In his seminal 1941 book The Managerial Revolution James Burnham observed that society was becoming divided into two classes: the people who owned the corporations, and the people who ran them. To simplify Burnham’s ideas, the former were concerned with making money, the latter with ideas about how to spend it. Mr. Buchanan was taking a page out of Burnham when he declared that “America’s great middle class has got to start standing up to the environmental extremists who put insects, rats and birds ahead of families, workers and jobs.” He was claiming that the industrious producers of wealth–which somehow had come to include non-energetic shareholders–had to stand up to the parasitical class of overeducated slackers who use wealth to pursue goals that add nothing to the nation’s economic well-being.

This kind of outrageous illogic drives liberals nuts. How can liberals be above material considerations? It’s liberals who want to strengthen the social safety net and want government to shore up small businesses with tax breaks and loans. It’s liberals who want to improve everyone’s material life for the sake of equality and justice.

But there is the rub. Even when they speak of improving material life, liberals are touting nonmaterial premises that lead to the nonmaterial goals of equality and justice. Conservatives talk concretely about lowering taxes to stimulate economic growth. Liberals talk abstractly about raising taxes to create an ideal. And so the dispute between conservatism and liberalism comes down to, in a mutation of Burnham’s formulation, materialists vs. nonmaterialists. Or to put the conflict in Mr. Novak’s and Mr. Buchanan’s terms: people who struggle materially and are burdened by the facts of life vs. people who take their material comforts for granted and think in abstract, ameliorative terms. Ordinary joes vs. elitists.

Deluded as it may sound, there is a psychological truth to this conservative aversion to idea-driven elites that gives their aversion its sticking power. It’s why, haughty and happy elitist that I am, I have such a soft spot for anti-elitist rhetoric. In the end, it doesn’t matter that liberal policies are driven by considerations of justice, while conservative policies are driven by considerations of wealth. Liberals are the party of ideas, and ideas have a certain entropic property. They flatter their originators. Being the proud possessor of a noble idea of change often makes it easier to accept things as they are.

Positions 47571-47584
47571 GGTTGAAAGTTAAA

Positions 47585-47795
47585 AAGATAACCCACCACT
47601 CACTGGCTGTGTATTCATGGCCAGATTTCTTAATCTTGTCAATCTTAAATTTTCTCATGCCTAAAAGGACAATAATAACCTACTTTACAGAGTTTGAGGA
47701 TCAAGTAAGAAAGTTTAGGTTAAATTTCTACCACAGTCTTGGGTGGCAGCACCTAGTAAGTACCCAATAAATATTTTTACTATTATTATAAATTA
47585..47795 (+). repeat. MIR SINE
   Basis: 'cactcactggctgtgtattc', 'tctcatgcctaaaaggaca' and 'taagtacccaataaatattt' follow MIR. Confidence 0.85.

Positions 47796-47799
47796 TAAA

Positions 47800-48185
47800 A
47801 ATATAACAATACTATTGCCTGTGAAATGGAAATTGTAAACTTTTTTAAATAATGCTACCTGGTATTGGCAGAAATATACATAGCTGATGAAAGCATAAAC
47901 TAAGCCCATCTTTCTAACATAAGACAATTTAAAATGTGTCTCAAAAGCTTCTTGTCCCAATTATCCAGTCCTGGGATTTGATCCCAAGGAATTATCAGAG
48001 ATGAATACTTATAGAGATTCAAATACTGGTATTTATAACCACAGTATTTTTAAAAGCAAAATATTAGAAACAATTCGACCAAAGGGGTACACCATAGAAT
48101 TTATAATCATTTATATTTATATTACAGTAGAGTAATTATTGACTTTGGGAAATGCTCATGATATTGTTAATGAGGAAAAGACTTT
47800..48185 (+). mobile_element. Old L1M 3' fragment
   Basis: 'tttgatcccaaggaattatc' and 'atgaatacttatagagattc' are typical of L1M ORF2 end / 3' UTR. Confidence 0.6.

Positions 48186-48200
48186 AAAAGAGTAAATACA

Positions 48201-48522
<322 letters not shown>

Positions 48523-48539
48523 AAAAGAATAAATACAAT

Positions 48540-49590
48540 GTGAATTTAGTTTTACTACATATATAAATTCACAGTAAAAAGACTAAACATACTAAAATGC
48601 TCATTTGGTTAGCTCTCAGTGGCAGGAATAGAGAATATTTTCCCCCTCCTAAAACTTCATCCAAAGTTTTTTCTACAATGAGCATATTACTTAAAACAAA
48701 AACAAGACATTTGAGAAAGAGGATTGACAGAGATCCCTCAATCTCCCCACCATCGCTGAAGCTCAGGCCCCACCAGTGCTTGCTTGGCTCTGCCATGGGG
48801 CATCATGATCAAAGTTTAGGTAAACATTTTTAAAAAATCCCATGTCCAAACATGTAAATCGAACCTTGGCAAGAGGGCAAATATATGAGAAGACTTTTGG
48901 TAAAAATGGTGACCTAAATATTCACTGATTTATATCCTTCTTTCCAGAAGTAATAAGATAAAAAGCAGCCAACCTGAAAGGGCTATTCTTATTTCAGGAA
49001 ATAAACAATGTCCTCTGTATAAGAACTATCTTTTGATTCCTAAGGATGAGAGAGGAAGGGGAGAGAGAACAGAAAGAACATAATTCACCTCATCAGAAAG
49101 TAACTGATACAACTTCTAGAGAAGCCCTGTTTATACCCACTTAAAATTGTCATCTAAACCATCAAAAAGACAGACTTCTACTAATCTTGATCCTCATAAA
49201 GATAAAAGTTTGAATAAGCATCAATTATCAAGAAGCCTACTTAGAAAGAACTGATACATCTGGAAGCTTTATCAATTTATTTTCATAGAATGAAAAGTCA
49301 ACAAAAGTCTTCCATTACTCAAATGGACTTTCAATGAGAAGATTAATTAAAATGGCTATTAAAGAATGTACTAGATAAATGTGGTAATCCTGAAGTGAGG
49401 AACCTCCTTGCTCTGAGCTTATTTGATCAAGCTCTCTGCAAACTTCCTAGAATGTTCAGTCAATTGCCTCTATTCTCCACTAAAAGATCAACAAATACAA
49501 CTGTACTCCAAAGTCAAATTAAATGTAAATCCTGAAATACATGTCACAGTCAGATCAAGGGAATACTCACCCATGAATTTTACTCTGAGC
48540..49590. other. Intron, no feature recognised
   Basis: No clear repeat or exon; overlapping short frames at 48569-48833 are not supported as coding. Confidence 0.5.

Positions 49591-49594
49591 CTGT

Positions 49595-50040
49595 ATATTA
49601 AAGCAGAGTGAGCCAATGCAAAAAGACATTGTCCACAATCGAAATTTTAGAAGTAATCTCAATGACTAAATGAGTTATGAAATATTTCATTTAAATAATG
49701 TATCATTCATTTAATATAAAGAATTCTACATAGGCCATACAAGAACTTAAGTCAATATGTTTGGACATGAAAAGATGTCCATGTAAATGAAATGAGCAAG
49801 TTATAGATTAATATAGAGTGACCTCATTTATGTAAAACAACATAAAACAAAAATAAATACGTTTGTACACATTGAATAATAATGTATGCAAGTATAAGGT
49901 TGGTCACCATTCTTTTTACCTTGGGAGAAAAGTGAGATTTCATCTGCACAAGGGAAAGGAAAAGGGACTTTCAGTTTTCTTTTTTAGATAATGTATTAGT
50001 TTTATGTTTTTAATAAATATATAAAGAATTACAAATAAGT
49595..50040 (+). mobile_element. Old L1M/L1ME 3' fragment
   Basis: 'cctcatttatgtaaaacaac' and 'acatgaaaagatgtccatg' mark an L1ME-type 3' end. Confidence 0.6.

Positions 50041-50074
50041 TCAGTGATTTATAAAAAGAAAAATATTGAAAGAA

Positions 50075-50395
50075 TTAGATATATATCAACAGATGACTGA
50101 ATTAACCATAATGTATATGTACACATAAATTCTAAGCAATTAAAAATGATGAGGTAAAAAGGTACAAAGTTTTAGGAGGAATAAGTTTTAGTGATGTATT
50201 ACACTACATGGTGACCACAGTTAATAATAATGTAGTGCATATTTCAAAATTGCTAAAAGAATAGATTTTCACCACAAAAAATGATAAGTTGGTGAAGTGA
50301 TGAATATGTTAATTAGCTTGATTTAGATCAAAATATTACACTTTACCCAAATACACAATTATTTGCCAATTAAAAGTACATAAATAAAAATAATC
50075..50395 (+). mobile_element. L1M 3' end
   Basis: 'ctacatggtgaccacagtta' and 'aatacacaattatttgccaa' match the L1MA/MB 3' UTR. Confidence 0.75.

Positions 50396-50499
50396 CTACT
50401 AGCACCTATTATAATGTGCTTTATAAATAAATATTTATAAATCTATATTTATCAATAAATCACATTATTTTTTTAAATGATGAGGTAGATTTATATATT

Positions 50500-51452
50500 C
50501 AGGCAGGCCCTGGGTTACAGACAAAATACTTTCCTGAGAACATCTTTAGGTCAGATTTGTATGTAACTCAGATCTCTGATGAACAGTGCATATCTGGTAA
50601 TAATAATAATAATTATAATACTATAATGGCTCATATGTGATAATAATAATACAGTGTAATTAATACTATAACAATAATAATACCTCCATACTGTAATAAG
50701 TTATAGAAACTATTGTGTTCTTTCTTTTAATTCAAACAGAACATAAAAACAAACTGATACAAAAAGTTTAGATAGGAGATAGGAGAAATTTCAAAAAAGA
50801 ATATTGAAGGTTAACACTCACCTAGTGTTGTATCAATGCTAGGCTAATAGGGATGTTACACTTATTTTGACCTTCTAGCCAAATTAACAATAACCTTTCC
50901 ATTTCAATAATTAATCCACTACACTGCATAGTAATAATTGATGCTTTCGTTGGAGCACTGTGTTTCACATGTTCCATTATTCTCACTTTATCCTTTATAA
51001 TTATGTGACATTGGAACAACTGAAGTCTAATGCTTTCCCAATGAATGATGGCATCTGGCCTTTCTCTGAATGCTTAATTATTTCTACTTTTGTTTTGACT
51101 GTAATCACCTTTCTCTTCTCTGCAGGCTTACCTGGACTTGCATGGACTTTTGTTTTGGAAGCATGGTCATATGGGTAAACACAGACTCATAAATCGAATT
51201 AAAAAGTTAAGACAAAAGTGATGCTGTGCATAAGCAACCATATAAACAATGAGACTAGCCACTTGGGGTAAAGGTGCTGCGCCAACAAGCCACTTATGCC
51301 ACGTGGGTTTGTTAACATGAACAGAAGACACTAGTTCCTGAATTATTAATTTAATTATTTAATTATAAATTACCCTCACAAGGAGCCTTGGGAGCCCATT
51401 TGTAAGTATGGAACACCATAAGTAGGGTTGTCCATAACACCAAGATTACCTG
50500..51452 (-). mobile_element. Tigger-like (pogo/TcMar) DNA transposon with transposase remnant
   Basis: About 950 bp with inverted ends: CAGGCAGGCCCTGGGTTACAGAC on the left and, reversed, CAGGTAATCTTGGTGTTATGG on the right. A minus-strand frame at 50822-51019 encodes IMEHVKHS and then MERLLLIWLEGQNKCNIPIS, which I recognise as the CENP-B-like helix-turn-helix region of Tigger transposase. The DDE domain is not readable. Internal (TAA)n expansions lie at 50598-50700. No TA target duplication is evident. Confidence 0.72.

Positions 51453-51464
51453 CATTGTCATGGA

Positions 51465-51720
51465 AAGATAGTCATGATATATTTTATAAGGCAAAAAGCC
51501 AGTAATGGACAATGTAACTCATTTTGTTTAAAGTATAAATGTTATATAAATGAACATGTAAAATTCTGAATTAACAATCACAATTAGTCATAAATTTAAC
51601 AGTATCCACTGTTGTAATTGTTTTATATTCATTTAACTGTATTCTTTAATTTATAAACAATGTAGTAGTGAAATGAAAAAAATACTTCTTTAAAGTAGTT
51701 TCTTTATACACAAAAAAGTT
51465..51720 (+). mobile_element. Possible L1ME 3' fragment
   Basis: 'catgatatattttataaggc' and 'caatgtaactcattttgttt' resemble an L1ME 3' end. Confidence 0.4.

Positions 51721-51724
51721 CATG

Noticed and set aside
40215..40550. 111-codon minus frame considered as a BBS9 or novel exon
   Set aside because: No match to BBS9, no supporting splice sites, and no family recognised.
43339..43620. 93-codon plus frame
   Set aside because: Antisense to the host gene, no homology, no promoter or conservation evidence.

This moral vanity of the liberal intellectual is what Peter Viereck was referring to in his 1955 essay exploring the forces that sustained McCarthyism. In “The Revolt Against the Elites,” he pointed to the “almost infinite smugness” of the liberal who “is forever making quite unnecessary sacrifices of principle to expediency.” You know what he means. When President Obama puts tens of millions more people on Medicaid without the courage to legislate federal subsidies for it, thus making the change at the expense of the middle class whose insurance premiums are now soaring–when such self-canceling policies rear their smiling faces, liberalism is proclaiming morally superior ideas without jeopardizing its status by acting on them.

Michels had a name for this entropic nature of organized good intentions. He called it “the iron law of oligarchy.” His law states that the power of every social group, no matter where it is situated on the political spectrum, will finally come to rest in the hands of a small number of individuals. More generally, Michels believed that every social group concerns itself most of all with preserving and maintaining its power. For Michels, conservation of power and status was the essential activity of any elite.

In other words, when Tea Partiers rail against the liberals’ complacent theorizing and high-flown insularity, they are inadvertently deploring the very qualities that keep liberalism toothless and ineffectual. What these conservatives hate about liberalism is really the inherent conservatism of liberal elites. Amen to that. In order to save what is precious in their elitism, liberals are going to have to destroy it first.

editorial@observer.com